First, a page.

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Photo Gallery - Food
Eating healthy is one of our goals and benefits of living out in the woods. Many sources of good healthy food can be found outside of a supermarket. You can learn about growing organic food at MOFGA's website. Also check out information on taking care of your liver health on Dr. Sandra Cabot's website.
Hunting in the woods and fishing in the lakes and ponds provide us meat throughout the year. For large game animals, we pressure can the meat for longer storage.
We gather fiddleheads in the spring and wild blueberries in the late summer. There are many other fruits and wild plants available throughout the warm months. Spring time we collect maple sap and boil them down to make maple syrup. Click the following links to see the complete maple syrup process: Step 1 - Tap Trees, Step 2 - Collect Sap, Step 3 - Boil Sap, Step 4 - Bottle Syrup.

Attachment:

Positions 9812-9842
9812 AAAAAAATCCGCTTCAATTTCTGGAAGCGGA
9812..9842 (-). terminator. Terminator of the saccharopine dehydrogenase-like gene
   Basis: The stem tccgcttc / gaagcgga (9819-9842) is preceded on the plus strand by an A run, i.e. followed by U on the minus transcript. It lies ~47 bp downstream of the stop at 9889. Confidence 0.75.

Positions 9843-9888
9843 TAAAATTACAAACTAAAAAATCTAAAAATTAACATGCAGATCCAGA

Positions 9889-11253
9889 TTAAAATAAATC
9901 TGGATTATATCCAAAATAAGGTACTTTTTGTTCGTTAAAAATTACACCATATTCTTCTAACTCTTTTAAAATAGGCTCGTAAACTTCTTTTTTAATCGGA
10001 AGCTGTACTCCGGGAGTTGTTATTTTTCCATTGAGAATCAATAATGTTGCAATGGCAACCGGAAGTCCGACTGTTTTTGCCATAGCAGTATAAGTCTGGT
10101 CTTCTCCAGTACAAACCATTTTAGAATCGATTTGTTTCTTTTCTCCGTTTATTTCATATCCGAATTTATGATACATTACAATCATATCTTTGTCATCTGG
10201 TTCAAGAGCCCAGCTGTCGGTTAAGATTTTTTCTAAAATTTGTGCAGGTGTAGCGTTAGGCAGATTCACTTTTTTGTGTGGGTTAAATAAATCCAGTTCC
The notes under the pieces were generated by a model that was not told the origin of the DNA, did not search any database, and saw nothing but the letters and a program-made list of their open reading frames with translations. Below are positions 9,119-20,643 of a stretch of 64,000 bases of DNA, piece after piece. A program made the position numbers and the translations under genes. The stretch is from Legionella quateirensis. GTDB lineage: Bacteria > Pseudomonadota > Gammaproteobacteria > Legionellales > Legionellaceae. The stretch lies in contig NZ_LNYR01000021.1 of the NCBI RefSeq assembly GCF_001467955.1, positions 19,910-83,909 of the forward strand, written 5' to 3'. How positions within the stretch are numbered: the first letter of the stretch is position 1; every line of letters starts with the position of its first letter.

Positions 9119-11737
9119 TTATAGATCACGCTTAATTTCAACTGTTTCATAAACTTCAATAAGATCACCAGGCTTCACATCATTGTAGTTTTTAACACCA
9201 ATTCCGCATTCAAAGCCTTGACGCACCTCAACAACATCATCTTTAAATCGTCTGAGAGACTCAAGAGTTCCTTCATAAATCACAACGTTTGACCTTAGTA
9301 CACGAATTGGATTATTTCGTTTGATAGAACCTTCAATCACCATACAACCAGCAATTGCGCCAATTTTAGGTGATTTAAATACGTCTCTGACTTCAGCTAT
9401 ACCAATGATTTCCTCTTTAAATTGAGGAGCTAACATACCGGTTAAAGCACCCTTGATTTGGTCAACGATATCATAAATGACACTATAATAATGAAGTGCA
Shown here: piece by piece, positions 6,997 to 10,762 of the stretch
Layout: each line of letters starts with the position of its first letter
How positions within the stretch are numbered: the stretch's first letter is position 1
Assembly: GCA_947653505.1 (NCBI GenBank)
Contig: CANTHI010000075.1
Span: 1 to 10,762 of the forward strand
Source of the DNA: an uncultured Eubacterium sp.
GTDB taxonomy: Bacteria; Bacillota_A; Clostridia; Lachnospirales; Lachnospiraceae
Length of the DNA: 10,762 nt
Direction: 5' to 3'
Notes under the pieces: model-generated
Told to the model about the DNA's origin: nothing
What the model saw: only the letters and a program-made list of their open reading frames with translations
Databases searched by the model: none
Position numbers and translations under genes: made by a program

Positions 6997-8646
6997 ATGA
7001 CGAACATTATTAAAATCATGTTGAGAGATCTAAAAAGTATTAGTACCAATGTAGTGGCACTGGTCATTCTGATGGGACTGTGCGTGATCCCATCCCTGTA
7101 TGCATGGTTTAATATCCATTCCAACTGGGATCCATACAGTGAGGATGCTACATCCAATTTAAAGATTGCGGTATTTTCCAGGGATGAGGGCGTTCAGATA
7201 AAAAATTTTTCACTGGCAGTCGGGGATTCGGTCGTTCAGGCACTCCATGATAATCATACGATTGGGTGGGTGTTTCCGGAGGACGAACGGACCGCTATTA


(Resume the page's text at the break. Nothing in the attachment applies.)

Self-growing plants are a bonus to have in your garden: dandelions, stinging nettles, Jerusalem artichokes, horseradish, red currants, and rhubarb.
Whipple Pond is in a fairly cold zone, so we are limited to growing cold-hardy fruit trees (apples, cherries, and plums).
Growing a vegetable garden takes time, energy, and care. It allows us to choose the types of vegetables we grow and eat. We do not have to worry about what toxic chemicals were sprayed on our broccoli or cabbage because we can choose to grow food organically. After we harvest the garden vegetables in the fall, we can store them inside our underground root cellar. Vegetables and apples stay cool in the winter time even though it might be freezing outside. The root cellar also has space for keeping homemade canned goods, vinegar, and pickles. Therefore, plenty of food is available throughout the year.